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Towards an Ethnography of Crisis

The Investigation of Refugees’ Mental Distress

Francesca Morra

This article examines how ethnographic practice can be applied to, and is altered by, the study of uncertain and not fully accessible experiences ( Stevenson 2014 ). The analysis focusses on issues of positionality and intersubjectivity in the

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A gendered ethnography of elites

Women, inequality, and social reproduction

Luna Glucksberg

Introduction: A gendered, critical ethnography of elites This article answers the call of this theme section—for an anthropology of elites that is both ethnographic and attuned to political economic critique—by looking ethnographically at the

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The ethnographic turn – and after

A critical approach towards the realignment of art and anthropology

Anna Grimshaw and Amanda Ravetz

The ethnographic turn has been the focus of recent debate between artists and anthropologists. Crucial to it has been an expansive notion of the ethnographic. No longer considered a specialised technique, the essays of Clifford and others have proposed a broader and more eclectic interpretation of ethnography – an approach long considered to be the exclusive preserve of academic anthropology. In this essay, we look more critically at what the ethnographic turn has meant for artists and anthropologists. To what extent does it describe a convergence of perspectives? Or does it elide significant differences in practice?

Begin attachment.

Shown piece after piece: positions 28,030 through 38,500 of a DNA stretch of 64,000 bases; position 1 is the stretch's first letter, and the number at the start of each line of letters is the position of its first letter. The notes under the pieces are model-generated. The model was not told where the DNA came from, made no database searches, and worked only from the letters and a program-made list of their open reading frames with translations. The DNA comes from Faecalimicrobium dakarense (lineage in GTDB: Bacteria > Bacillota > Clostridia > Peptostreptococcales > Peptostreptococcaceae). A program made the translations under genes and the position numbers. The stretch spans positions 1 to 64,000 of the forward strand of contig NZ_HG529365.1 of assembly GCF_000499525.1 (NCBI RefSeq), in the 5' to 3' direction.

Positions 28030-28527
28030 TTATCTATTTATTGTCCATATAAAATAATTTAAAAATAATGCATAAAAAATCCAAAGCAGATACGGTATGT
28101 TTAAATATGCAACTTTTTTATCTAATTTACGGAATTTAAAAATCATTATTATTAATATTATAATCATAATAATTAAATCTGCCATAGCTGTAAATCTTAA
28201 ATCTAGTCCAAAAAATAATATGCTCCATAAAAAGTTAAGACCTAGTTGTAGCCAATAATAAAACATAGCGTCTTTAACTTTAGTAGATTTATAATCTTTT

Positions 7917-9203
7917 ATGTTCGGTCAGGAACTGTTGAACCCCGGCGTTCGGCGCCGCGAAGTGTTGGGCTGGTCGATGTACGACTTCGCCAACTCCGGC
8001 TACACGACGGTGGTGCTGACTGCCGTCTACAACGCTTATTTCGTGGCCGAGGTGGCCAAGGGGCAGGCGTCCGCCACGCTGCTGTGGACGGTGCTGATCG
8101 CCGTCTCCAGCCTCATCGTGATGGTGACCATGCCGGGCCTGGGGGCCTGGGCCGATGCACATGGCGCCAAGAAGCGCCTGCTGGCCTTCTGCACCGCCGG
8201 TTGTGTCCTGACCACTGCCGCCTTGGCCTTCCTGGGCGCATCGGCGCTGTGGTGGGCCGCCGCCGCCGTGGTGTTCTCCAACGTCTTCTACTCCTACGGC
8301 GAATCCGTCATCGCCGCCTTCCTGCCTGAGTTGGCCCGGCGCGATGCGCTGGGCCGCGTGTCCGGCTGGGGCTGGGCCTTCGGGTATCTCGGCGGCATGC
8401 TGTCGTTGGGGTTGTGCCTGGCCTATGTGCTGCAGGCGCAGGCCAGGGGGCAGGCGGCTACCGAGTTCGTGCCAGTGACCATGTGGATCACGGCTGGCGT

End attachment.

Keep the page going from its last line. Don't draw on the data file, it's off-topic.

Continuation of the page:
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Janet Carsten

This essay considers the intersection of biography and ethnography through an anthropology of the house. It focuses on the multiple entanglements between houses, lives lived within them and the social contexts within which houses are shaped. If ‘good ethnography’ is the outcome, at least in part, of long‐term familiarity with the people and places that are its subject, the sense of being in a proper house rests on a comparable feeling of familiarity. Both of these rely on long‐term engagement, and are in this sense inherently biographical. To unpack the entanglements of personhood, kinship, temporality and the state that houses illuminate, I begin with my own engagement with Malay houses over several decades before discussing houses as ‘biographical objects’ and also as persons. I then examine connections and disconnections between houses and biography through a consideration of some less obviously ‘house‐like’ houses. Pursuing the analogy between ethnography and houses further, in the final part of the article I suggest that, if houses provide a productive opening for ethnography, they might also offer a starting point for a particularly anthropological kind of (auto)biography.

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An Ethnography of Change in Northeastern Siberia

Whither an Interdisciplinary Role?

Susan A. Crate

Using longitudinal ethnographic material, anthropologists are skilled to discern how change, in its many forms, interacts with the livelihoods of affected communities. Furthermore, multi-sited ethnography can show how local change is both a result of global to local phenomena and of origins affecting similar local contexts. Ethnographic material is therefore critical to interdisciplinary understandings of change. Through case study in native villages in north-eastern Siberia, Russia, this article argues for ethnography's unique capacity to understand change. In addition, it argues for ethnography's much-needed contribution in interdisciplinary efforts to account for attributes of global change both highly local and human.

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Retrospective ethnography on 20th‐century Portugal

Fieldwork encounters and its complicities

Sónia Ferreira and Sónia Vespeira De Almeida